Simi Valley, California, Sept 27 (The Street Press) – At a messy presidential debate on Wednesday, Donald Trump’s fellow Republicans argued with each other. They criticized the former president, Joe Biden (who is a Democrat), and talked about various topics like China, immigration, and the economy.
However, when the debate concluded, none of the seven candidates seemed to have had a standout moment that could change the course of the primary race. This race has been mainly led by Trump for months, even though he’s facing four criminal indictments, which were hardly talked about during the two-hour broadcast.
Trump, who was ahead of his closest rival for the nomination by a significant 37 percentage points in the latest Reuters/Ipsos poll, decided not to participate in the debate, just like he did in the previous one in Wisconsin last month.
Florida Governor Ron DeSantis, during his initial response, criticized Trump for his absence and for increasing the national debt by trillions of dollars. DeSantis stated, “He should be on this stage tonight,” earning applause from the audience at the Ronald Reagan Presidential Library in Simi Valley, California. “He owes it to you to defend his record”.
DeSantis, who saw a decline in his poll numbers after being viewed as the leading alternative to Trump, has recently become more vocal in criticizing the frontrunner, a departure from months of avoiding direct confrontation.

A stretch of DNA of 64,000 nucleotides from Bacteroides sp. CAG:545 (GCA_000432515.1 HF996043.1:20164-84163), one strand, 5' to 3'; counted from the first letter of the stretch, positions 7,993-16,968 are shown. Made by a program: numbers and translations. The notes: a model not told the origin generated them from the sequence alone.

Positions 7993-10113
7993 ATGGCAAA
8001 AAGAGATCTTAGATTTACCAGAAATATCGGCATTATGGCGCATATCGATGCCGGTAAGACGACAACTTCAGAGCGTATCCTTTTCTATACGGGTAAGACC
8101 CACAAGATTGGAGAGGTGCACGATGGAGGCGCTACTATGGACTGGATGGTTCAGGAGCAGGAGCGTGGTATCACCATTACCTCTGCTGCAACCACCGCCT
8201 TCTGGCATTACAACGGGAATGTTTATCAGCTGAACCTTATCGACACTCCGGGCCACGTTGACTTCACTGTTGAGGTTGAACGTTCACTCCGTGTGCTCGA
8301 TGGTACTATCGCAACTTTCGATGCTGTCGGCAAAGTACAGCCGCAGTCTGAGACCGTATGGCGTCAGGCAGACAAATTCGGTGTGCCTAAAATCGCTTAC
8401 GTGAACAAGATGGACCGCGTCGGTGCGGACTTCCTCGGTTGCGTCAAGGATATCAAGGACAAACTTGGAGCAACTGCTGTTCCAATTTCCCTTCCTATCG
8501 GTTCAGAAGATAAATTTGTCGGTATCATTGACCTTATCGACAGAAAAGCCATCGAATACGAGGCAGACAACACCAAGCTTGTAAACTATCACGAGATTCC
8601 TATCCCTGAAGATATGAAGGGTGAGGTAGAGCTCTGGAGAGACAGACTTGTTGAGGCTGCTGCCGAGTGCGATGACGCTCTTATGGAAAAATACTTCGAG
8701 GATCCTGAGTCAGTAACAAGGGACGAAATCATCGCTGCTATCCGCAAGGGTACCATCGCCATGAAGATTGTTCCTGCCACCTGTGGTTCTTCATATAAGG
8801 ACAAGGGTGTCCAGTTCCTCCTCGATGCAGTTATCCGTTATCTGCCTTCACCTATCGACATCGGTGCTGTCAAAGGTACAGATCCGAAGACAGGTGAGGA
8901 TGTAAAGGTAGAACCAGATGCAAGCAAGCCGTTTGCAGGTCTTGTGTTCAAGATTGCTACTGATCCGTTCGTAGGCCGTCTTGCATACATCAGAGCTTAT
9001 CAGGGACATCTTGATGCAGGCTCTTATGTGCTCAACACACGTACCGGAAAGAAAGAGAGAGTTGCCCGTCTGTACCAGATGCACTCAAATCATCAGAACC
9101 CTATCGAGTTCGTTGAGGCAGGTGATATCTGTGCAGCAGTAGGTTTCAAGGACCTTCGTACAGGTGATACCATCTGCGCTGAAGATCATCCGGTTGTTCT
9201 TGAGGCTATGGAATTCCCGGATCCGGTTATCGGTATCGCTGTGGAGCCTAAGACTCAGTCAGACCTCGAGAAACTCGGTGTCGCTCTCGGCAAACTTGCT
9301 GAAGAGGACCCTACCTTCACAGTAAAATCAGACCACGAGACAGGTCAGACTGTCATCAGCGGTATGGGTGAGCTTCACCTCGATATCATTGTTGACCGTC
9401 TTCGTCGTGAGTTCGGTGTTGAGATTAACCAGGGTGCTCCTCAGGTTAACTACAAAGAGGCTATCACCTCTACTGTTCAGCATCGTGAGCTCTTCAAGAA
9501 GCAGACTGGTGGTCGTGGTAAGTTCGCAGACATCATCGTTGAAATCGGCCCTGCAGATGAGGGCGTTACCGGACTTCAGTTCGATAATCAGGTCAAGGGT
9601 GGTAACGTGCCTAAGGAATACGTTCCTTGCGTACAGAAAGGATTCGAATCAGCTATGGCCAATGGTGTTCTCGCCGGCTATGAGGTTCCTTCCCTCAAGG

Chris Christie, the former Governor of New Jersey and a frequent Trump critic, joined in by suggesting that Trump was “afraid” and playfully calling him “Donald Duck” for missing the debate.
Meanwhile, Mike Pence, who served as vice president under Trump from 2017 to 2021, offered a gentle critique of Trump’s tendency to centralize power in the federal government, pledging to return authority to the states. Former United Nations ambassador Nikki Haley expressed her belief that Trump had taken an incorrect approach with China, focusing solely on trade instead of addressing broader security concerns.
Biden, the expected Democratic nominee for the November 2024 election, faced criticism from the Republican candidates for his management of the economy and the situation at the southern border with Mexico.
However, despite their concerns about Biden, the candidates themselves, most of whom had low single-digit standings in national polls, primarily focused on attacking each other throughout the evening.
Similar to the first debate in August, entrepreneur Vivek Ramaswamy, who is a political newcomer running for the Republican presidential nomination, repeatedly provoked the frustration of his more seasoned opponents.
Nikki Haley, the former United Nations ambassador, expressed her frustration with Ramaswamy when he defended his use of TikTok, the Chinese-owned social media platform that has raised security concerns among U.S. officials. She told him, “Every time I hear you, I feel a little dumber,” even though Ramaswamy claimed he uses the app to engage with young voters.
During the debate’s concluding portion, moderator Dana Perino asserted that as long as the candidate field remained divided among multiple contenders, Trump’s nomination appeared to be inevitable.